Jerry Byrd: Aloha Hawaii and Polynesian Picking
5th July 2017
Title: Byrd’s Expedition
Label: Richard Weize Archives
Byrd was a lap steel guitarist – as opposed to a pedal steel guitarist. The man was also a legend in guitar circles. So much so that Grateful Dead man, Jerry Garcia, actually flew out to Honolulu (Byrd loved the music of Hawaii and would later retire from the country scene to concentre his studies on the island and musical culture), with the hope that Byrd would take him on as a student. So did blues player Jimmie Vaughan. So did his brother, a certain Stevie Ray.Jerry Byrd [centre] with Hank Garland and Anita Kerr at a recording session in RCA Studio B, NashvilleAs the label says itself, most of the Byrd compilations that you will see on the shelf present an older and contented Byrd gently doing his thing but a CD representing his creative height at the Mercury label is the treasured goal of Byrd fans and this is it.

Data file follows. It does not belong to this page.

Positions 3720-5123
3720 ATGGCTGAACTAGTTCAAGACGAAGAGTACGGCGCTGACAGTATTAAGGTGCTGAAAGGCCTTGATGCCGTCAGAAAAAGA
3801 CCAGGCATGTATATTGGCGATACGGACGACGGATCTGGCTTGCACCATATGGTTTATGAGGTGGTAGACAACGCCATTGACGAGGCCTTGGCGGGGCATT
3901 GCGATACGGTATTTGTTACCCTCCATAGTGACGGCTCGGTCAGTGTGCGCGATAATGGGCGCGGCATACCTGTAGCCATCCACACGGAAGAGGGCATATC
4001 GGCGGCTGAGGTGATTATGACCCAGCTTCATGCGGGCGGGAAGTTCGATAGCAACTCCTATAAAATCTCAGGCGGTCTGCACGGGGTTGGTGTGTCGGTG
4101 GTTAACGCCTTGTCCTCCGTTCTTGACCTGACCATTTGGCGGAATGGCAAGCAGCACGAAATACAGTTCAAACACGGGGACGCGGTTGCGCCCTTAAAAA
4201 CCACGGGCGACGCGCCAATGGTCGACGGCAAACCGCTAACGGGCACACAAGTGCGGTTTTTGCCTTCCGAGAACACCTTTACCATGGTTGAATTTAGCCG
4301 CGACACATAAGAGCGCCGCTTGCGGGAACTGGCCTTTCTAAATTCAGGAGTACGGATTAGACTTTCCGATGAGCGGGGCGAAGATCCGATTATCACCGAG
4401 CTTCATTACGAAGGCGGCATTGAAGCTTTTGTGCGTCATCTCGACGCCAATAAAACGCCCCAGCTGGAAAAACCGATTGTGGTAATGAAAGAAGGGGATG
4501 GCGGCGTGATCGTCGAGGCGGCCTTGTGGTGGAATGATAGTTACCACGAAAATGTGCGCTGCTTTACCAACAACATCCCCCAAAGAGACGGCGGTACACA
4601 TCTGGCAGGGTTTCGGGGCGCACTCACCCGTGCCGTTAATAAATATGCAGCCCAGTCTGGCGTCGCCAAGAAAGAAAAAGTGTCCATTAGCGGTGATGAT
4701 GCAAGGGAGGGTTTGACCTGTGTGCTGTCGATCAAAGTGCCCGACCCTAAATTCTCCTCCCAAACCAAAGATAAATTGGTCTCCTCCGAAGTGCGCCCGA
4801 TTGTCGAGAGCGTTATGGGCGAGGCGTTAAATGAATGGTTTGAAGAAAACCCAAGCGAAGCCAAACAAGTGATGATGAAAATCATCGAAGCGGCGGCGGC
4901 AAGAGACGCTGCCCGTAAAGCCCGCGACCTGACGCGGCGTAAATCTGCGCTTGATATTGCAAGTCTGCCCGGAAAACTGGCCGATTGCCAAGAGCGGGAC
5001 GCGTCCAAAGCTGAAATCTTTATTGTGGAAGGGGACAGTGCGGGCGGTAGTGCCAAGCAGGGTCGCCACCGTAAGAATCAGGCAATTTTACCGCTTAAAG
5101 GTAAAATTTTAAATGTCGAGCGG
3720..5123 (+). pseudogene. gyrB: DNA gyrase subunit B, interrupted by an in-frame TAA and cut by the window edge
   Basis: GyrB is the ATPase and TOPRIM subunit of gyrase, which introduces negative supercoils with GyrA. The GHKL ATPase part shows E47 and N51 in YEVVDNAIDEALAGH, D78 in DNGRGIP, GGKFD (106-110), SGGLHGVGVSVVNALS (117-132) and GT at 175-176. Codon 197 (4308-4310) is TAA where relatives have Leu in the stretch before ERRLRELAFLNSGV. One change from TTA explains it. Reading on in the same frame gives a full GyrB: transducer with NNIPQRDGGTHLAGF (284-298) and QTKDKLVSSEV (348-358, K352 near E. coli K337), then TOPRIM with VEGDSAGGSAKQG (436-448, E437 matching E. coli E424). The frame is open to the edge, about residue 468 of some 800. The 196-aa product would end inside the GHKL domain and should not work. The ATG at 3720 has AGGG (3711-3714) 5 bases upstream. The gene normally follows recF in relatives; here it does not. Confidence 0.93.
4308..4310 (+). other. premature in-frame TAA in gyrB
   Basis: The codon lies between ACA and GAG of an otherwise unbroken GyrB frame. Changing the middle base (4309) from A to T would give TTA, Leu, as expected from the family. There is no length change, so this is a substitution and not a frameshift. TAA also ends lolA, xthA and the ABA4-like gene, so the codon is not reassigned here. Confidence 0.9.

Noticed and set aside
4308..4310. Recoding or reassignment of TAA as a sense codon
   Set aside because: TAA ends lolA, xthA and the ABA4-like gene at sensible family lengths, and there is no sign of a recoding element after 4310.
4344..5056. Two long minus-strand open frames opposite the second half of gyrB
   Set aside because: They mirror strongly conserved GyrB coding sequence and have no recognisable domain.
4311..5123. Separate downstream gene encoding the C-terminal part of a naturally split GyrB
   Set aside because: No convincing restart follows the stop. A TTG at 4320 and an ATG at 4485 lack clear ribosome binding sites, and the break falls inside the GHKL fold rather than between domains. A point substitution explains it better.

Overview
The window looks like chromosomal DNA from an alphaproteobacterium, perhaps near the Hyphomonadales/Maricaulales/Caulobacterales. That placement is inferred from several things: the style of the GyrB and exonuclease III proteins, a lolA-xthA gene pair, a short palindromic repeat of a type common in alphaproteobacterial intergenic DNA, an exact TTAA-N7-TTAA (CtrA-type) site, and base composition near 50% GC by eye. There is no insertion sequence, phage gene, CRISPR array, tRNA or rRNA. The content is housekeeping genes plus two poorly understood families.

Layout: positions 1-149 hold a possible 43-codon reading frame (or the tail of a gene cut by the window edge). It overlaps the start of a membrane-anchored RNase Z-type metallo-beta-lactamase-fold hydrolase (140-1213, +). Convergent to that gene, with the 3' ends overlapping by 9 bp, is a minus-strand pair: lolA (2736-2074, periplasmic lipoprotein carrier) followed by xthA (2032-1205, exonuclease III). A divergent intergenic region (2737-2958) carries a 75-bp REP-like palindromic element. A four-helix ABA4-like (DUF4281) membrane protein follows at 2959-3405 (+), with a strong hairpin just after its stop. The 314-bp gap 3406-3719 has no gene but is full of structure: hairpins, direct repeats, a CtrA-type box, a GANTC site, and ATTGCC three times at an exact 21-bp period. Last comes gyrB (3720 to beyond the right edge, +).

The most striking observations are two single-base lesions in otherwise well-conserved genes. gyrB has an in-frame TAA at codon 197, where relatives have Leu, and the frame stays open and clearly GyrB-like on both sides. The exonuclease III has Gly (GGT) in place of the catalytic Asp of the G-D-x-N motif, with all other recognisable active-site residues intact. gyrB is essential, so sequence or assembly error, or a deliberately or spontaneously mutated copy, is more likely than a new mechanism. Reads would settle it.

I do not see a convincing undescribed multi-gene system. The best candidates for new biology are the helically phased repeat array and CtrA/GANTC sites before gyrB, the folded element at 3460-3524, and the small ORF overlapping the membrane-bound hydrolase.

Featuring 30 tracks and support from Chet Atkins and Zeke Turner, songs include his signature Steelin’ the Blues (his first 78 release) with a support vocal from Rex Allen. The earliest sides feature Byrd’s Cincinnati-based band that defined the classic honky tonk country sound of the late 40s and early 50s. That would include Turner on electric lead guitar but also Louis Innis on rhythm guitar and Tommy Jackson on fiddle. Later on the CD, you’ll hear Byrd’s early Nashville years.Jerry Byrd [left] and Curly Chalker, pedal steel guitaristThe mastering for this edition reveals a rather veiled midrange that adds a retro, period warmth that gives the sound a slightly sepia hue. For music such as this, this effect is not a bad thing. In fact, the warmth adds an attractive tone to the Byrd guitar with the fiddle elements provide a textured yet softened presentation and the vocal delivery is tempered and positively cuddly. The effect is one of ease and relaxation.